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Amnesty applauds AG decision to recommence investigations into Trinco 5 murders


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  • But warns reforms required if probes are to be affective
  • Calls to amend Assistance to and Protection of Victims of Crime and Witnesses Act of 2015 to encourage witnesses   

Amnesty International yesterday welcomed the decision of the Attorney General to recommence investigations into the killing of five Tamil students – known as the ‘Trinco 5’ – allegedly by the Sri Lankan security forces in Trincomalee on 2 January 2006.

However, Amnesty says reforms are required if the investigations are to be effective.

The decision follows the acquittal of 13 Special Task Force (STF) suspects earlier this month, reportedly due to a “lack of evidence”.

Amnesty International notes the importance of a thorough, effective and impartial investigation into the killing to ensure that victims of human rights violations and abuses can access justice.

The Government of Sri Lanka has an obligation under international law to deliver justice to the victims of the killings – either through the domestic court system, or through a judicial mechanism with a special counsel to investigate allegations of violations of international human rights law and international humanitarian law, which the Government proposed to establish in UN Human Rights Council resolution 30/1 (2015), Amnesty International said. Amnesty International also urged the Government of Sri Lanka to strengthen witness protection and mutual legal assistance from countries where witnesses and victims may now reside, in order to effectively investigate the killings and pursue accountability for the ‘Trinco 5’.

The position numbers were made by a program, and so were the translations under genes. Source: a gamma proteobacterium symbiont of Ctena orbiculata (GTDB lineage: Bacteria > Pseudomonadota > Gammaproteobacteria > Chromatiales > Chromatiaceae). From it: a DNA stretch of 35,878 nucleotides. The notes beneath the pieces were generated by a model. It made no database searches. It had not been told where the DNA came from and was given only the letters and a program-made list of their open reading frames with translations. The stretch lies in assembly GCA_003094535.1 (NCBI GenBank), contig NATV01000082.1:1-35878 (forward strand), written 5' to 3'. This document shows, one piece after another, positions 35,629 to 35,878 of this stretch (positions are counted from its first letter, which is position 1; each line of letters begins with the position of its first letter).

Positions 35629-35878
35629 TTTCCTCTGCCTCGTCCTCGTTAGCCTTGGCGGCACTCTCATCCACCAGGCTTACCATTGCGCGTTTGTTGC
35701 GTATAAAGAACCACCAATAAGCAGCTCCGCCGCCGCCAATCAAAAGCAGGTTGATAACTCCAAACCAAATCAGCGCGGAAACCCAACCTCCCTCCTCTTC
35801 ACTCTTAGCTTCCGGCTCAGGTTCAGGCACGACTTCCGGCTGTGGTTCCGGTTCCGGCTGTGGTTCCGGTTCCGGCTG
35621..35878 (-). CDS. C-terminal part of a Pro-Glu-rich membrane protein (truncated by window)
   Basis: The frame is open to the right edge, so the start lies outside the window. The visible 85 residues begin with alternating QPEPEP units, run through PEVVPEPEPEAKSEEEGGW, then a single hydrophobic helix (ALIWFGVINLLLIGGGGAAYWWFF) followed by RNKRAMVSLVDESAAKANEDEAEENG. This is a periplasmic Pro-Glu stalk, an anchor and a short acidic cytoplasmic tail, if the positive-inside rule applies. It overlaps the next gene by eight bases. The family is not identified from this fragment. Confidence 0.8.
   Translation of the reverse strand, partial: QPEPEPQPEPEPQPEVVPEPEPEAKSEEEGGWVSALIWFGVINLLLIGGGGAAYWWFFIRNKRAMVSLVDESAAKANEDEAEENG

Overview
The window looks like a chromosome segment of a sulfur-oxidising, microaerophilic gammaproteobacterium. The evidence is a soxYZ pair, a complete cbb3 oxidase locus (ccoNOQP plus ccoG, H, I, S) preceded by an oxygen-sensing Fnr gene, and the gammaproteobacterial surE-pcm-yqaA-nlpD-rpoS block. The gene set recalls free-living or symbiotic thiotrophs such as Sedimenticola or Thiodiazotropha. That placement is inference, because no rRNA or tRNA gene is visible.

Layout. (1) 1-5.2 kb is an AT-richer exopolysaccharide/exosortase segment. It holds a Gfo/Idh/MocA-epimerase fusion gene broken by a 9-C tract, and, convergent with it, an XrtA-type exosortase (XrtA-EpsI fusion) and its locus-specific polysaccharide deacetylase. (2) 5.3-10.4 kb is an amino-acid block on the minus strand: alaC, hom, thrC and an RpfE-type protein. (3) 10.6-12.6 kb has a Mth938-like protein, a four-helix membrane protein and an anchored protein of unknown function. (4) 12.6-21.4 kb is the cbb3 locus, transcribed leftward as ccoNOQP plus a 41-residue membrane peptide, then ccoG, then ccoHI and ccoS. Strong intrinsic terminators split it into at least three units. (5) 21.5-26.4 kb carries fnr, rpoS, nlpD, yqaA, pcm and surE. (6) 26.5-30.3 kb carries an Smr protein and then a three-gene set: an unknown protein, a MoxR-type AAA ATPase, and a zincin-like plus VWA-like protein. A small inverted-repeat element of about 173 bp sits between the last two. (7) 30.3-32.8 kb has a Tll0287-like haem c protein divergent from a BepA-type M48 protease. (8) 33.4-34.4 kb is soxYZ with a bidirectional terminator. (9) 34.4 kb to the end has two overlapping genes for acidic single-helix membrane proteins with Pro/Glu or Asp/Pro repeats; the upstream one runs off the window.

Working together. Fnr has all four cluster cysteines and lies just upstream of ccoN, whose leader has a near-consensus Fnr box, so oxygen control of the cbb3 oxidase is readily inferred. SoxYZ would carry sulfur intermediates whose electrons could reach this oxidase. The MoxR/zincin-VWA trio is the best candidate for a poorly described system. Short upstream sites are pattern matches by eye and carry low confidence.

A journalist who took photographs of the bodies, Subramaniyam Sugirdharajan, was killed a few weeks later.

Dr. K. Manoharan, whose son Ragihar was one of the victims, was forced to flee the country after receiving death threats and continues to voice fears of reprisals against those who give evidence in the case.

The families of the other victims, including two youths who survived the attack were also forced to flee Sri Lanka.

In particular, in light of the legitimate security concerns of witnesses and victims to the case, the Government of Sri Lanka should amend the Assistance to and Protection of Victims of Crime and Witnesses Act of 2015 to further facilitate the participation of witnesses and victims outside of Sri Lanka.

Such reform should seek to amend the law beyond the facilitation of recording evidence or statements remotely from a Sri Lankan diplomatic mission in the country from where a victim of crime or witness seeks to testify or make the statement.

 


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